I appreciate if you write such an essay from your beautiful house of 5 stars hotel rooms, take a trip to Egypt, if you dare, and go see how actually minorities in Egypt are being treated very badly and how their lives are threatened every day by Muslims majority.
    enough said.. just please stop steering the general opinion with philosophical opinions, based on stories you heard.

    September 16, 2012 at 9:30 am |
  15. mikey_tee

    I'll be waiting for your followup article on evangelical Muslims preaching hate against Christians and Jews.

    September 16, 2012 at 9:30 am |
    • Human Being

      I wonder how you would feel if you are being attacked daily on radio, TV, Internet and even in casual conversations!! Why can't I be left alone to practice whatever I belive in without being attacked??? Does the KKK represent all Christians? Does Timothy Mcveigh represent you??

      September 16, 2012 at 9:56 am |
  16. Mike S

    Perhaps the media should stop preaching Westerners to be more sensitive to Muslims and instead teach Muslims about freedom of speech which is a basic human right. We should not give up our human rights for the sake of appeasing a group of people. It obviously doesn't work. It is a myth.
    By the way, there are plenty of videos and mainstream films that put God and Christians in a bad light. It angers many but we don’t go around killing innocent people for it.

    This article is another example of Yellow Journalism by CNN.

    September 16, 2012 at 9:29 am |
  17. charlie Strater

    Mr. McClaren – American evangelical leaders don't kill Christians, Muslims do.

    September 16, 2012 at 9:29 am |
    • Blow Hole #34139

      So when Bush started an unjust war because "God told him to" over a pink telephone, that wasn't christians killing Muslims because of Bush's God? Bush is an evangelical, yes?

      Oh, wait, only a crazy person would claim that they spoke to invisible, unprovable beings over a pink telephone, strike that part.

      September 16, 2012 at 9:31 am |
  18. Belarus Marek

    Hmmmm.... Muslims are unstable, rabid dogs. Evangelical Christians are the same way. Gee.... You never hear of pagans committing the atrocities these two groups are famous for.

    September 16, 2012 at 9:29 am |
    • John Sharp

      Amen!

      September 16, 2012 at 9:33 am |
    • Antal

      First, pagans sacrificed huge amounts of people back in the day, second, what attrocities have evangelicals commited?

      September 16, 2012 at 9:38 am |
    • John Sharp

      **First pagans sacrificed huge amounts of people"" I love how these religious people make statements with NO facts, and pretend they are facts by the manner in which they say them.
      No amount of atrocities have even come close to those of the Christian faithful, THE CRUSADES ANYONE!!
      btw, I am catholic and educated. Not some idiot that believes that book is actually the word of God.

      September 16, 2012 at 9:46 am |
    • Rogue

      Many modern Evangelicals openly espouse the destruction of our government and the replacing of it with a theocracy, or haven't you read what they have been saying lately?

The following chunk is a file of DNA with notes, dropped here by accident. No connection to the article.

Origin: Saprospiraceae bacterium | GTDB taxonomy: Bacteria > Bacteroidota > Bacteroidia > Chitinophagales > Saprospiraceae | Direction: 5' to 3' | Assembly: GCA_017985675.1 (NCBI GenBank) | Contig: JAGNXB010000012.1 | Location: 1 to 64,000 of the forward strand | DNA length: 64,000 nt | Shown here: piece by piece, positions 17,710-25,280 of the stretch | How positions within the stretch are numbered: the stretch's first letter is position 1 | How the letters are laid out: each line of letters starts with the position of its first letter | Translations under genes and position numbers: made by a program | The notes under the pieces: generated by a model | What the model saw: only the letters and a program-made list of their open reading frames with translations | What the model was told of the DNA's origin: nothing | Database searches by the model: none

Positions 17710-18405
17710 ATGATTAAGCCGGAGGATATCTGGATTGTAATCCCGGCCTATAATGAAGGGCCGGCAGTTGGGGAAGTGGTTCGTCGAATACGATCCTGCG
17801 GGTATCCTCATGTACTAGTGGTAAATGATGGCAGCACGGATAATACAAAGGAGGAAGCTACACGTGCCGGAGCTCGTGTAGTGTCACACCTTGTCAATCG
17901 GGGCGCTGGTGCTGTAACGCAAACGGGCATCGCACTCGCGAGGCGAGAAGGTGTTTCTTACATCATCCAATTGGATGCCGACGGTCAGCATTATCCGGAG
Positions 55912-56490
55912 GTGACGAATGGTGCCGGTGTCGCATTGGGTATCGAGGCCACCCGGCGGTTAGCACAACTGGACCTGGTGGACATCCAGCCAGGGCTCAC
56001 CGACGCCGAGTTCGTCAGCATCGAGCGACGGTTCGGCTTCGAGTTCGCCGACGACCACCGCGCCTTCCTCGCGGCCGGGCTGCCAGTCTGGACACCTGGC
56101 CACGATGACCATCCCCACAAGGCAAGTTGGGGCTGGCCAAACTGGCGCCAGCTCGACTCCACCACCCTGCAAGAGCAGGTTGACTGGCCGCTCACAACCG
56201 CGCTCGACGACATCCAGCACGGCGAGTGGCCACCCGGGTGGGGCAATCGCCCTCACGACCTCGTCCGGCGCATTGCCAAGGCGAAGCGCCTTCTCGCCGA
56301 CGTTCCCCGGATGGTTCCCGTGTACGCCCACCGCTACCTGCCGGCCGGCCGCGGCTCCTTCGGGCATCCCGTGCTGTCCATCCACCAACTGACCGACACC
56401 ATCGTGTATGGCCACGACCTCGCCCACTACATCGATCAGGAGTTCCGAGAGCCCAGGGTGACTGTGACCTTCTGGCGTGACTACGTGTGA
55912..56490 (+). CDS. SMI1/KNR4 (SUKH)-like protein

September 16, 2012 at 9:50 am |
  19. Sarah

    Similar to racism, Islamophobia is a word people like to throw out as soon as a person questions any negative impact that Islam has had on our world. The fact of the matter is that Islam is unavoidably incompatible with Western values. To change this would require a radical stripping of most of Islam's core tenets and principles. There will come a time when people will have to stop being nice and assigning equal "goodness" to every set of cultural values. Islam is a backwards religion that does not, will not, and cannot "mesh" with our Western culture. It's not fun to say, but it's true.

    September 16, 2012 at 9:29 am |
    • Joe in Kalispell

      Very well said

      September 16, 2012 at 9:33 am |
    • John

      Thank you. You should not choose your beliefs based on which ones give you the warm fuzzies.

      September 16, 2012 at 9:38 am |
  20. akismet-d1ac97498bd026aa1b01a53c0f92a45b

    "I was raised as an evangelical Christian in America. Now I believe in whatever the liberal media tells me to do." – Brian McLaren

    September 16, 2012 at 9:28 am |
    • John Sharp

      Umm, well no if you are an Evangelical Christian than you believe whatever some clown interprets from an archaic horribly written book.
      Wow, you can switch the word Christian and Muslim and both would be the truth.
      But in all fairness the Christian faithful have had to adopt to the world moving forward to stay alive. They don't kill anyone that disagrees that their God is the one true God TODAY!!
      It is sad that even today that we the people have to patronize these religious fools. And I mean both the Muslim and the Christian faithful.

      September 16, 2012 at 9:38 am |
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The CNN Belief Blog covers the faith angles of the day's biggest stories, from breaking news to politics to entertainment, fostering a global conversation about the role of religion and belief in readers' lives. It's edited by CNN's Daniel Burke with contributions from Eric Marrapodi and CNN's worldwide news gathering team.